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Ancient metalworking in South America: a 3000-year-old copper mask from the Argentinian Andes

  • Leticia Inés Cortés (a1) and María Cristina Scattolin (a1)
Abstract
Abstract

Metallurgy in pre-Columbian America first developed in the Andes, and Peru has long been considered to be the initial point of origin. The recent discovery of an anthropomorphic copper mask in north-west Argentina, however, draws new attention to the southern Andes as a centre of early metalworking. Found in a funerary context c. 3000 BP, at a time of transition from mobile hunter-gatherer bands to agro-pastoral villages, the mask from Bordo Marcial shows that the Cajón Valley and its surrounding region was an important locus for copper metallurgy. To date, the mask is the oldest intentionally shaped copper object discovered in the Andes, and suggests that more than one region was involved in the origin of this technology.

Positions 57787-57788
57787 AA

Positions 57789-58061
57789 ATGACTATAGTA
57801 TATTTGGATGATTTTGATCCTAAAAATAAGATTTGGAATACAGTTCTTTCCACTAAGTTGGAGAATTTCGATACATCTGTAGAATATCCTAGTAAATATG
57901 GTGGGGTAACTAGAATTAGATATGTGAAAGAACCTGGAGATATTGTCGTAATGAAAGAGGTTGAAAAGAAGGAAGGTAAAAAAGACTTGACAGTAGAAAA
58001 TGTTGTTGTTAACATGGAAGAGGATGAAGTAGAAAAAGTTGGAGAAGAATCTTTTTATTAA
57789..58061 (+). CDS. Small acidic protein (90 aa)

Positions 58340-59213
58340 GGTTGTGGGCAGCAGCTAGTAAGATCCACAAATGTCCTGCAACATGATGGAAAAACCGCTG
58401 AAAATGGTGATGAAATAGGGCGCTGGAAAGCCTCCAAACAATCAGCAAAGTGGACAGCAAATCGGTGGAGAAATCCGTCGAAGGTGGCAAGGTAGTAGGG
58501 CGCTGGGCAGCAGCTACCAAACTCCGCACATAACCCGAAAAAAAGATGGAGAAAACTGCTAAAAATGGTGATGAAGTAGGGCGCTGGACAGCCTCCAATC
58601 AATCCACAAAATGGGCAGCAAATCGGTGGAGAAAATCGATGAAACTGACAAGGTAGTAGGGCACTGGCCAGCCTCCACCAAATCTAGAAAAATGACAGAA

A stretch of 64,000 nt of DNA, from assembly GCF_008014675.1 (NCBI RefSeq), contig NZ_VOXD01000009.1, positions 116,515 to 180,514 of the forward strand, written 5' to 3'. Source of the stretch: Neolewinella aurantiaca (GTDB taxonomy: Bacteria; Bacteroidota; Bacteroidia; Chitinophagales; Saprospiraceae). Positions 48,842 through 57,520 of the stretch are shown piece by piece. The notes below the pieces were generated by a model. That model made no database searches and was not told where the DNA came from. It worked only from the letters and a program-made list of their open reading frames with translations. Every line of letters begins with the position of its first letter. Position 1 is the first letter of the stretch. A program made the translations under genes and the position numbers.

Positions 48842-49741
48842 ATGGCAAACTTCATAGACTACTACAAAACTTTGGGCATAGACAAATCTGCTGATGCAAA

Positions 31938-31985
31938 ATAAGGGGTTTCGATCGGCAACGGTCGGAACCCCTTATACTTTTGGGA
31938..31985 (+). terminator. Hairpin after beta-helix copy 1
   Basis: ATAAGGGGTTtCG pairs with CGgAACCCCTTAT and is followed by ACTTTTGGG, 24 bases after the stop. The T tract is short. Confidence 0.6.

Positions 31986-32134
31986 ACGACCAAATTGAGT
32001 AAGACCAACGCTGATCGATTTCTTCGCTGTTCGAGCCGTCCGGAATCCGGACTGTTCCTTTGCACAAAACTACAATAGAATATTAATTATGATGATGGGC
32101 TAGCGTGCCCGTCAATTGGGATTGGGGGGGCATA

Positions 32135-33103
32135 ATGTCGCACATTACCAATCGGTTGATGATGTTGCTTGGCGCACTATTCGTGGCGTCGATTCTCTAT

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*Author for correspondence (Email: leticiacortes@gmail.com)
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Antiquity
  • ISSN: 0003-598X
  • EISSN: 1745-1744
  • URL: /core/journals/antiquity
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